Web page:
Team creates LEDs, photovoltaic cells, and light detectors using novel one-molecule-thick material.
The saying that MIT is good at inventing the future but poor at remembering the past is not entirely accurate, since the Institute Archives and MIT Museum both preserve and make accessible the documents and artifacts associated with MIT's history. A new project is taking Institute history one meaningful step further, by including the memories of those who actually lived the history.
"MIT grew enormously in size and expertise during and immediately after the Second World War," Chancellor Larry Bacow noted. "Some of the people responsible for that are still around, and it's important to capture for history their memories and impressions of those events." To prevent the loss of this important information, he has established a new Oral History Advisory Group co-chaired by Megan Sniffin-Marinoff, Institute archivist, and Jane Pickering, director of the MIT Museum.
Ms. Sniffin-Marinoff and Ms. Pickering believe oral histories will strengthen MIT's resources in the study of the history and wider culture of the Institute. "The MIT Archives are one of the most used archives for the history of 20th-century science and technology," said Ms. Sniffin-Marinoff. "We deal with several thousand inquiries a year from a variety of researchers, including scholars from around the world."
"Oral histories from members of the MIT community are not just important for study of the Institute itself, but for the wider study of the history of science and technology," Ms. Pickering said. "Activities at MIT have and continue to have worldwide impact; for example many of the post-World War II changes at the Institute had a major influence on the development of science and technology research and education throughout the world."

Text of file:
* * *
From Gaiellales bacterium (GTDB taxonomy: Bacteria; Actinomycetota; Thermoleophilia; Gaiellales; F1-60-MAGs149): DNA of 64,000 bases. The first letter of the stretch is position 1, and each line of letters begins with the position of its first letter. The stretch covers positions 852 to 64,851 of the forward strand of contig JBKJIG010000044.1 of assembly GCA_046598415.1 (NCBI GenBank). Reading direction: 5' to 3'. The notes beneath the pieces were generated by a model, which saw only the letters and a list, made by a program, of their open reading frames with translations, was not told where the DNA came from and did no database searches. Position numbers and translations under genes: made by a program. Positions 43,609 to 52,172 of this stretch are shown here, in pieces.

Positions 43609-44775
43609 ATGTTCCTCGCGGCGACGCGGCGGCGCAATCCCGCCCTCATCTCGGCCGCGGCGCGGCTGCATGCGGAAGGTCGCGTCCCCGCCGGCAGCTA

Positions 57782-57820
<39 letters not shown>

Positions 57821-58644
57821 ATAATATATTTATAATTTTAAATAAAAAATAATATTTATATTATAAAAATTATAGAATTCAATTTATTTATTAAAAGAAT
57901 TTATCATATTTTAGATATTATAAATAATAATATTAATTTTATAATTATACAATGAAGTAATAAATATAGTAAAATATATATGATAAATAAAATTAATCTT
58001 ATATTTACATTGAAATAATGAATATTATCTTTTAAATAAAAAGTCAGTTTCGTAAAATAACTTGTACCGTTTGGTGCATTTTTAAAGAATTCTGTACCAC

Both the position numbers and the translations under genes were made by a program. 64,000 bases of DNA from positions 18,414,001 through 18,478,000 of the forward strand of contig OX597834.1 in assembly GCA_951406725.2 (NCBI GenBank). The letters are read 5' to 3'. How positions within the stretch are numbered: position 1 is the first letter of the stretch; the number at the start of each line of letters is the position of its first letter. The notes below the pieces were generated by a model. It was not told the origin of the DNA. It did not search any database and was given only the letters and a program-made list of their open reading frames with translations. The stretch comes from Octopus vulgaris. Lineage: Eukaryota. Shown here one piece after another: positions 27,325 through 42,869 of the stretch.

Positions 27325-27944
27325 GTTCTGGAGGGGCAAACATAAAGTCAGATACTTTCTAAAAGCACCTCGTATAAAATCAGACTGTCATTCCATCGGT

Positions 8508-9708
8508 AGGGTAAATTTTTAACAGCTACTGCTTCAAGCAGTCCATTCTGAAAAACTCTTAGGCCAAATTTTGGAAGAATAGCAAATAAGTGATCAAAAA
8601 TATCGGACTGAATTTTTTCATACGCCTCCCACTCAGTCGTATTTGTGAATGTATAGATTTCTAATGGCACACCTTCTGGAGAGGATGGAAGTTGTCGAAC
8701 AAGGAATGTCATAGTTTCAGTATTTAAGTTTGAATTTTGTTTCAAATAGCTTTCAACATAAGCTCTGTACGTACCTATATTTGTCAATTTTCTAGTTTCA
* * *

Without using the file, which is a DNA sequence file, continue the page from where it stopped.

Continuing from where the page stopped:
The archives already hold oral-history tapes from many MIT notables including Gordon Brown, "Docs" Draper and Edgerton, and James Killian. Other institutions have also completed extensive interviews with MIT people, including the Smithsonian Institutions' study on the early development of computing at MIT, and the Institute of Electrical and Electronics Engineers' project on the Rad Lab.
OTHER HISTORY PROJECTS
Other ongoing projects at MIT include the AMITA-funded "Women at MIT" program run by Associate Professor Margery Resnick of foreign languages and literatures that brings undergraduate women together with alumnae; and the "Blacks at MIT" project run by Professor Clarence Williams, ombudsperson and special assistant to the president, that includes 200 interviews with MIT alumni/ae, faculty, administrators and staff.
The Oral History Advisory Group meets twice a semester and will act as a resource for oral history projects around MIT. The group will advise departments and other groups who are considering such projects and also encourage departments and other MIT groups to consider undertaking an oral history project. "It's important that oral histories are done well to be truly useful and valued historical records, said Ms. Sniffin-Marinoff.
Other members of the group are Professor of Biology Gene Brown; Professor Philip Khoury, dean of the School of Humanities and Social Science; Professor Paul Penfield of electrical engineering and computer science; Associate Dean Robert Randolph; Professor Merritt Roe Smith, acting director of the Program in Science, Technology, and Society; Virginia Steel, associate director for public services in the Libraries; and Dean of Students and Undergraduate Education Rosalind Williams. Members welcome ideas and input from the community.
A version of this article appeared in MIT Tech Talk on April 26, 2000.